At the time that I stood for tenure, I was the only untenured person in the economics department. Early on in the review of my candidacy, the discussion changed from a comprehensive look at my qualifications to a more impersonal discussion regarding long term needs and whether there should ever be 100% tenure in any department. As an economist, I clearly understood long term needs and that ultimately, regardless of how well a tenure candidate meets the standards for teaching, scholarship and service, these cannot be the only determining factors. The deliberations on this issue took many months but ultimately the need was clear and I was awarded tenure.
In higher education today, the question of long term needs is still a critical part of the tenure equation and our data analysis has evolved over the decades to facilitate a much more sophisticated analysis. To begin with, we need to look at the total number of full-time faculty and the number tenured. Have any of the full-time faculty announced that they are leaving or retiring? As the percentage tenured increases, the flexibility to react to changing trends becomes more limited. As more faculty retire, there is often increased flexibility and great opportunity. We also always look at the percentage of teaching done by adjunct faculty. In this area, we look for a balance, though the precise balance varies by field.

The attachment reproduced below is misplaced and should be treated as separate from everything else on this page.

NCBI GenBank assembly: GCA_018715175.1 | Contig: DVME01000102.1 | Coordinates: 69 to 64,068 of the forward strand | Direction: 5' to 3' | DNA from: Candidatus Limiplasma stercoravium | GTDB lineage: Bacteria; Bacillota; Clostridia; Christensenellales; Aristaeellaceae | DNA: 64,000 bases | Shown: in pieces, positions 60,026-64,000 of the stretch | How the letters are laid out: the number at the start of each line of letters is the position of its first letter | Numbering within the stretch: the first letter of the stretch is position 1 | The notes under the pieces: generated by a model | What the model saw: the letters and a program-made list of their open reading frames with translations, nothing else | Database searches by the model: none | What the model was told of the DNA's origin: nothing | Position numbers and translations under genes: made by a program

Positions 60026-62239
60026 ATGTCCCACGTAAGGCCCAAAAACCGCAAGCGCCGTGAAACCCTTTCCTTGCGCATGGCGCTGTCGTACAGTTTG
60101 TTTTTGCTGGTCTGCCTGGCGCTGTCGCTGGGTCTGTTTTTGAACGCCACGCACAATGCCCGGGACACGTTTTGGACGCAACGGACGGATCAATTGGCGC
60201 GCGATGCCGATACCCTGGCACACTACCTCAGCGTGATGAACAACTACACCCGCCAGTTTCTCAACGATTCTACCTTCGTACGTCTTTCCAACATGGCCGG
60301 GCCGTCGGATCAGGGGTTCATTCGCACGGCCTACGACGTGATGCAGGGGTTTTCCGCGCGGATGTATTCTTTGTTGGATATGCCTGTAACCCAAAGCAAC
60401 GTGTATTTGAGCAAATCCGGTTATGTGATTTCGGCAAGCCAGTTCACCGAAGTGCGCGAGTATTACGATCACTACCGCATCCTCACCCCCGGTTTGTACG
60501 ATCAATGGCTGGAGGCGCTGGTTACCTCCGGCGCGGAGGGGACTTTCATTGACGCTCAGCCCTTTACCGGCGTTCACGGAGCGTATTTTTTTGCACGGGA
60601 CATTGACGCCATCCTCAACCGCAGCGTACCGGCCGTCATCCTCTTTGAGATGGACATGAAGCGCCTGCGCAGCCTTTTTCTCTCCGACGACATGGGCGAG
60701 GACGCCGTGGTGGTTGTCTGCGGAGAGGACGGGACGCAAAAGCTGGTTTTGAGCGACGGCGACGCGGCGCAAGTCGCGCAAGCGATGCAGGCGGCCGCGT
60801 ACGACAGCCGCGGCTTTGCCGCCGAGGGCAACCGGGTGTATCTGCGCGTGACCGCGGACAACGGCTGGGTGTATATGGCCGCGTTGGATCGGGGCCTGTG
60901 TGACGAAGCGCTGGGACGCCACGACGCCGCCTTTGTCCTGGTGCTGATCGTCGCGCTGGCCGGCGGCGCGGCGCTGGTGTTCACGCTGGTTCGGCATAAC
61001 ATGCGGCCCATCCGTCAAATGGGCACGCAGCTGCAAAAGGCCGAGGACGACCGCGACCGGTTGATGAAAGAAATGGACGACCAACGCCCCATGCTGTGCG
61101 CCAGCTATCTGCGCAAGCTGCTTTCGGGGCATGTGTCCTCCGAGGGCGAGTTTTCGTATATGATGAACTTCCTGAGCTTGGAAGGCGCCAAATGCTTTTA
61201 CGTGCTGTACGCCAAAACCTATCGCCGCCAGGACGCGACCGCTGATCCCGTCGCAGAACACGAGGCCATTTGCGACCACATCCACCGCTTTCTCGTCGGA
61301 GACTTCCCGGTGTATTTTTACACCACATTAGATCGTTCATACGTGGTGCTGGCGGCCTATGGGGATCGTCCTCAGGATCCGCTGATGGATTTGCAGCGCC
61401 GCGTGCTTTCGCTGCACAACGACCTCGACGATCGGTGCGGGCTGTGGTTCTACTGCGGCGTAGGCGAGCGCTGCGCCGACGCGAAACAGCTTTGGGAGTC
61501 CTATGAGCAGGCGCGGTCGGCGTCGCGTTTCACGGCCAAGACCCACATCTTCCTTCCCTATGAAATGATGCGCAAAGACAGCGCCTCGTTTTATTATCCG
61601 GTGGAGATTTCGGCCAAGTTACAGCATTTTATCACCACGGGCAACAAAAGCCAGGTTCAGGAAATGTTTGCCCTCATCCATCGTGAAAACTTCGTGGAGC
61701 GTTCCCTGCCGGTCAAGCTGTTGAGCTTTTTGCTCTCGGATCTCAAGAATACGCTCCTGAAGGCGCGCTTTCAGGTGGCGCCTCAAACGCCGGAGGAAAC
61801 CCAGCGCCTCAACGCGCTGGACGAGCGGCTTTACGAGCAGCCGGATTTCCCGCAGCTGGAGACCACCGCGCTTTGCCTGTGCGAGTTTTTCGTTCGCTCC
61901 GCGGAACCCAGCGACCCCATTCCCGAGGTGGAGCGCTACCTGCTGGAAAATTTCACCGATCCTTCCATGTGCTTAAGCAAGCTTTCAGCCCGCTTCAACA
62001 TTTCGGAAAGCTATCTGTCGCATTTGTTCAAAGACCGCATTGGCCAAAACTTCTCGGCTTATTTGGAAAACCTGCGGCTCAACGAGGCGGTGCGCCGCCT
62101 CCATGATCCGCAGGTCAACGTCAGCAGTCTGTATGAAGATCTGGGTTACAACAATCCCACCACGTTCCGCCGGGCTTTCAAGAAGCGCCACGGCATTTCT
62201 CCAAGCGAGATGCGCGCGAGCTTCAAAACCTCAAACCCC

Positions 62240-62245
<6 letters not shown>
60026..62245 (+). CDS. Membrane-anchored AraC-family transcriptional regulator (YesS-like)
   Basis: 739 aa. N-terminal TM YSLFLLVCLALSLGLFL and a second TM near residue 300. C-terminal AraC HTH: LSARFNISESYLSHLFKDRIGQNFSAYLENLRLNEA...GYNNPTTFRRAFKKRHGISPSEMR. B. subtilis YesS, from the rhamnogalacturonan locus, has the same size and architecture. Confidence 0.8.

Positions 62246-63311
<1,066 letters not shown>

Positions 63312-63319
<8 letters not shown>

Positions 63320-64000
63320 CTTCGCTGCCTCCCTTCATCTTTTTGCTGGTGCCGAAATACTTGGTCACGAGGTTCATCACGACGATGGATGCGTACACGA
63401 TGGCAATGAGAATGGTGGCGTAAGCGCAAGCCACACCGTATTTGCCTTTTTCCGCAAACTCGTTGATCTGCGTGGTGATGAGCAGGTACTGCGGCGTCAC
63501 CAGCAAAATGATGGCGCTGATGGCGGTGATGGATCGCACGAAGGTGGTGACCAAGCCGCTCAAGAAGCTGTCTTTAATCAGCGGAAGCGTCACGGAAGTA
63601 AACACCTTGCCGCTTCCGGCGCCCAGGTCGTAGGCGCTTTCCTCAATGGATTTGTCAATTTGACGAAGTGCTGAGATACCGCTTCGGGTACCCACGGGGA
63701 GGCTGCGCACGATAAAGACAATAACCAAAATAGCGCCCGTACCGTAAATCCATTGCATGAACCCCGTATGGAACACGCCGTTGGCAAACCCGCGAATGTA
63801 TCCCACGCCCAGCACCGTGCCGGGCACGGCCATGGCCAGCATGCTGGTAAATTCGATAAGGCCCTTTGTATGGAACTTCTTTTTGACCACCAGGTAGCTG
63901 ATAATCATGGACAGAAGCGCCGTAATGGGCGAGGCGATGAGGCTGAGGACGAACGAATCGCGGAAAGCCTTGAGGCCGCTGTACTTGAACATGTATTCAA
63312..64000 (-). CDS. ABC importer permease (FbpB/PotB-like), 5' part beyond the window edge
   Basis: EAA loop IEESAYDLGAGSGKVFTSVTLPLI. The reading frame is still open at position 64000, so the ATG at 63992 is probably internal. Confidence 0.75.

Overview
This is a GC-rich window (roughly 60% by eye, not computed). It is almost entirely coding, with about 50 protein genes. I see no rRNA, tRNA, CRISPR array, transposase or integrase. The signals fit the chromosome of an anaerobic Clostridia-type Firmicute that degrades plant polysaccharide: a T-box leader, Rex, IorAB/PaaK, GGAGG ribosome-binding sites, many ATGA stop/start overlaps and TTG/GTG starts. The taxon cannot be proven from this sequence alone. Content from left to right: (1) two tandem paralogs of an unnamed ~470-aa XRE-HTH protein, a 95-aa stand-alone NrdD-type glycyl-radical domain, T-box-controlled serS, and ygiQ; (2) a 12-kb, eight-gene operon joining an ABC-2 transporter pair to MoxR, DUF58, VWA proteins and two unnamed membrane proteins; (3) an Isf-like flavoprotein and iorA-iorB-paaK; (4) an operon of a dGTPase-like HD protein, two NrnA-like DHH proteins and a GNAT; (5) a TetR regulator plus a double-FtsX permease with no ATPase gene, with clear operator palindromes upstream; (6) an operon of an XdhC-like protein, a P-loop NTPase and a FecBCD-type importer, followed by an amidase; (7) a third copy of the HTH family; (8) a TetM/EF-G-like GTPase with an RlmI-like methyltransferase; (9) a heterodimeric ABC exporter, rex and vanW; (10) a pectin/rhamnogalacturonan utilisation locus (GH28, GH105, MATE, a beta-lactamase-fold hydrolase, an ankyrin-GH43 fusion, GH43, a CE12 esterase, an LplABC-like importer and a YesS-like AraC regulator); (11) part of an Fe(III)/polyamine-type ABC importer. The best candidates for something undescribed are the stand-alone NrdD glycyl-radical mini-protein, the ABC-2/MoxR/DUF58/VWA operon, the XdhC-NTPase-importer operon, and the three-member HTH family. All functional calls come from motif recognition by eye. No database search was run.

As we all know, the need for faculty is clearly dependent on the demand for courses by students and therefore we always track student semester hours, both in the area being analyzed as well as the overall school or college that houses the area and well as in the University itself. In some cases, where a department is primarily a service department (serving other majors), the overall enrollment trends are the key factor. In other cases, the number of majors becomes the more important determinant. Are the trends in the field similar to the trends in the school and in the university? Are the increases greater, or the declines more modest? Are there increasing or decreasing employment opportunities for when the student completes his or her major/education? More opportunities is a good leading indicator of more students.
There are moments in time when a faculty member chooses to stand for early tenure. The benefits to the tenure candidate are clear—less uncertainty and the ability to make more long term decisions. But it has also happened that faculty come up early for tenure at a time where the stars are not positively aligned. In these cases, waiting to stand allows more time to have a positive answer to the long term needs question.
In my experience most tenure candidacies are determined based on the qualifications of the tenure candidates. In the best of all worlds, that would always be the case. But reality requires that we look at demand as well as the supply and there are times – hopefully not that many – when the demand isn’t there. A few years down the road, the situation may turn around but absent a crystal ball, we really can’t make a lifetime staffing decision based on what could happen sometime in the future.